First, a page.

A week after taking office, Zambia’s new president Hakainde Hichilema has reshuffled the country’s security forces and kicked-off an economic reform drive.
In a major shake-up of the security sector, the president replaced the heads of the army, air force, prison and police force in an announcement on August 29.
“His swift move is a positive indication that the new era in Zambia puts respect for the Constitution and rule of law above loyalty to the ruling party and president,” says Ringisai Chikohomero, a researcher at the Institute for Security Studies (ISS) think-tank in Pretoria.
The move will restore trust in state institutions as the protectors of the nation – not the ruling party, he added.
On Tuesday, Hichilema vowed to disclose the full extent of the country’s debts and root out corruption as it prepares to seek a bailout from the International Monetary Fund.
Zambia’s economy has borrowed heavily to bankroll questionable infrastructure projects since Lungu took power in 2015
A new independent debt office would also be created to manage the country’s vast debt that could exceed $12.7 billion, President Hichilema told Bloomberg news agency.
Shortly after his victory, the president appointed Situmbeko Musokotwane as the new Minister of Finance. Musokotwane, who held the same post from 2008 to 2011, pledged to conclude talks with the IMF on a lending programme by October.
The president also revealed that talks are ongoing with China to restructure their foreign debt, a quarter of which is held by Chinese entities.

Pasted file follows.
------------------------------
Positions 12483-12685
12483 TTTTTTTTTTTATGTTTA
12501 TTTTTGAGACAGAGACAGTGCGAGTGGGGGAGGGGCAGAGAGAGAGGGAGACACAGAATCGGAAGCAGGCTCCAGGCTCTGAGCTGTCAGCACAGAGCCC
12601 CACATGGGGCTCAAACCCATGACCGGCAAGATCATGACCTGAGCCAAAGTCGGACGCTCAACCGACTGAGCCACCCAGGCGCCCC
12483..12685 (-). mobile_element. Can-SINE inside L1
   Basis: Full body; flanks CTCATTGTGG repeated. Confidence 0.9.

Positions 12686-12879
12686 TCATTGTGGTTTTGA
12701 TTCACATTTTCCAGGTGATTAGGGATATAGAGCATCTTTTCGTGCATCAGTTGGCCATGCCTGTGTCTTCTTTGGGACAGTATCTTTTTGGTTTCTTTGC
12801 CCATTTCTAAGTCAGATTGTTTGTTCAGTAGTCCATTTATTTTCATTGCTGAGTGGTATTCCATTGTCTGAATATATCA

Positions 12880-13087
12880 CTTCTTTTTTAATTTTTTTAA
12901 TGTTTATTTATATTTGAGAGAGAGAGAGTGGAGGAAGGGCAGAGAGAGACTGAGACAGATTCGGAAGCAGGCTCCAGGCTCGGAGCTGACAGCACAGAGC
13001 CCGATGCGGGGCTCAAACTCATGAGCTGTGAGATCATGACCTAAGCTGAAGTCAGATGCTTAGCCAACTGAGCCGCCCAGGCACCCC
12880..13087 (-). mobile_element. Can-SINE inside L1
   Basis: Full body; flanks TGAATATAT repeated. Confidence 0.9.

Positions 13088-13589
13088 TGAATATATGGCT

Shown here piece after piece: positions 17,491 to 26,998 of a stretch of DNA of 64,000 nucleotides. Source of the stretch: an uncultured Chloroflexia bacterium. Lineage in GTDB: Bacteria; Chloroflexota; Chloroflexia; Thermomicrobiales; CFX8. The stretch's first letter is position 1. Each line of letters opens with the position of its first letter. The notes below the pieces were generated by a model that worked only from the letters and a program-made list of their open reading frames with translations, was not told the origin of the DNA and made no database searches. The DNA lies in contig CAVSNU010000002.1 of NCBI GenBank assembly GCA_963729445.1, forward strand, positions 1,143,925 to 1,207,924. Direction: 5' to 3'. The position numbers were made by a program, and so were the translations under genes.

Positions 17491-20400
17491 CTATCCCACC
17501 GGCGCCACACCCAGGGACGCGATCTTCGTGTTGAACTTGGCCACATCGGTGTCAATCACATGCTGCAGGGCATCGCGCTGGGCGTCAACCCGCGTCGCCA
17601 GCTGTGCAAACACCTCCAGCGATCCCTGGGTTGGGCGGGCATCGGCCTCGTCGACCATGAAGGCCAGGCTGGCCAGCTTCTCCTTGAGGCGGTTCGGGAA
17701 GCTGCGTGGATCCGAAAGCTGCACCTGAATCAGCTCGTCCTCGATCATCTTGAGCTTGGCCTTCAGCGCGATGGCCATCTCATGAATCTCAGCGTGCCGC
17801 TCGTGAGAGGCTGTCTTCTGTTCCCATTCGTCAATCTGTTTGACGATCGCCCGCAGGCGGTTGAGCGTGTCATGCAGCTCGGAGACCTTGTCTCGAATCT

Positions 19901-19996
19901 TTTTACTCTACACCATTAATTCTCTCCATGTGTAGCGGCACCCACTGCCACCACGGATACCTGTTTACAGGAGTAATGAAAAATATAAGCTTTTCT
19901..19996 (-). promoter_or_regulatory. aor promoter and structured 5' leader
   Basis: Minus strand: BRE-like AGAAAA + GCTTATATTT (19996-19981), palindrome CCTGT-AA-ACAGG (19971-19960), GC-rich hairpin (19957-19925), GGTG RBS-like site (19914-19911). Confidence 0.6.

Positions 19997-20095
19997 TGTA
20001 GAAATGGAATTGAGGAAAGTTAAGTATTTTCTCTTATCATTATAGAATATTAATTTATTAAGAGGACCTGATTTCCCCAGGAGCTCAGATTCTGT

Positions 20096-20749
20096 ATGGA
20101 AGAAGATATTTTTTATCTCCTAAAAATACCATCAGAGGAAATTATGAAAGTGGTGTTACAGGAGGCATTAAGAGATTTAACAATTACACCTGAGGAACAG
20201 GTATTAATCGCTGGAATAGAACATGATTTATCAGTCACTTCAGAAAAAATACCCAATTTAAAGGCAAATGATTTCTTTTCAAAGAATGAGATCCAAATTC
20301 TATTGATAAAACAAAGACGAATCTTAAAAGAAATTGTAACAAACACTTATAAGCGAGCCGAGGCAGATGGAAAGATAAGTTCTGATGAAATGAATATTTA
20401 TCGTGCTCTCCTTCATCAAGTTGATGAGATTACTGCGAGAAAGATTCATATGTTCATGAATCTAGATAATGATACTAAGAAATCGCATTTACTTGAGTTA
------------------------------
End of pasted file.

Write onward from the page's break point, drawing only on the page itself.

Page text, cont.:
“The Chinese are aware that if the economy is not re-oganised to bring about growth, their own debt stock is at risk. They understand that we need need to talk, we’ve started the initial steps and they have indicated they are willing to cooperate,” he told the BBC on Thursday.
Striking a debt deferral deal with China, their biggest creditor, will be key to keeping the southern African country’s economy afloat, experts says.
The murky details of Zambia’s Chinese debt profile has made it harder to qualify for IMF lending, leading to calls that Hichilema should pass legislation that will require all government loan contracts to be made public.
The IMF is also expected to push for key economic reforms shortly after the election before signing off on a loan agreement. Hichilema had promised to ease the regulatory environment and bring back foreign investment to the mines in the run up to the election, though analysts say it is too early to tell whether his tenure will be a continuation of Lungu’s legacy of aggressive resource nationalism.
In his inauguration on August 24, the former executive at an accounting firm promised a cheering crowd to restore prosperity, stability and jobs to Africa’s second-largest copper producer, which is mired in huge debt and recession owing to depressed commodity prices.
Additional reporting by Tom Collins.